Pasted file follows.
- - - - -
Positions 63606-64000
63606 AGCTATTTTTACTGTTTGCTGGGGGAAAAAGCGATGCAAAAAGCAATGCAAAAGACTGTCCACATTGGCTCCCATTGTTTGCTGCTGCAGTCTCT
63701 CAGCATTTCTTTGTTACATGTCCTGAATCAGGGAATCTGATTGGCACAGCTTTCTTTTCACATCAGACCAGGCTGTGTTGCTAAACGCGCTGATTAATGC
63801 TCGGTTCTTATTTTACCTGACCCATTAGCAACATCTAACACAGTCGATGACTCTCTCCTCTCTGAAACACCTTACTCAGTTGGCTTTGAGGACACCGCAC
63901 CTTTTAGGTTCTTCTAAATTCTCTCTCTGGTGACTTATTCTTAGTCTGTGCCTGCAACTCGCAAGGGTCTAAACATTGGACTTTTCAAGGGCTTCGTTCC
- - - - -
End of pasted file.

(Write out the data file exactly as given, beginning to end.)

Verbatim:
Positions 63606-64000
63606 AGCTATTTTTACTGTTTGCTGGGGGAAAAAGCGATGCAAAAAGCAATGCAAAAGACTGTCCACATTGGCTCCCATTGTTTGCTGCTGCAGTCTCT
63701 CAGCATTTCTTTGTTACATGTCCTGAATCAGGGAATCTGATTGGCACAGCTTTCTTTTCACATCAGACCAGGCTGTGTTGCTAAACGCGCTGATTAATGC
63801 TCGGTTCTTATTTTACCTGACCCATTAGCAACATCTAACACAGTCGATGACTCTCTCCTCTCTGAAACACCTTACTCAGTTGGCTTTGAGGACACCGCAC
63901 CTTTTAGGTTCTTCTAAATTCTCTCTCTGGTGACTTATTCTTAGTCTGTGCCTGCAACTCGCAAGGGTCTAAACATTGGACTTTTCAAGGGCTTCGTTCC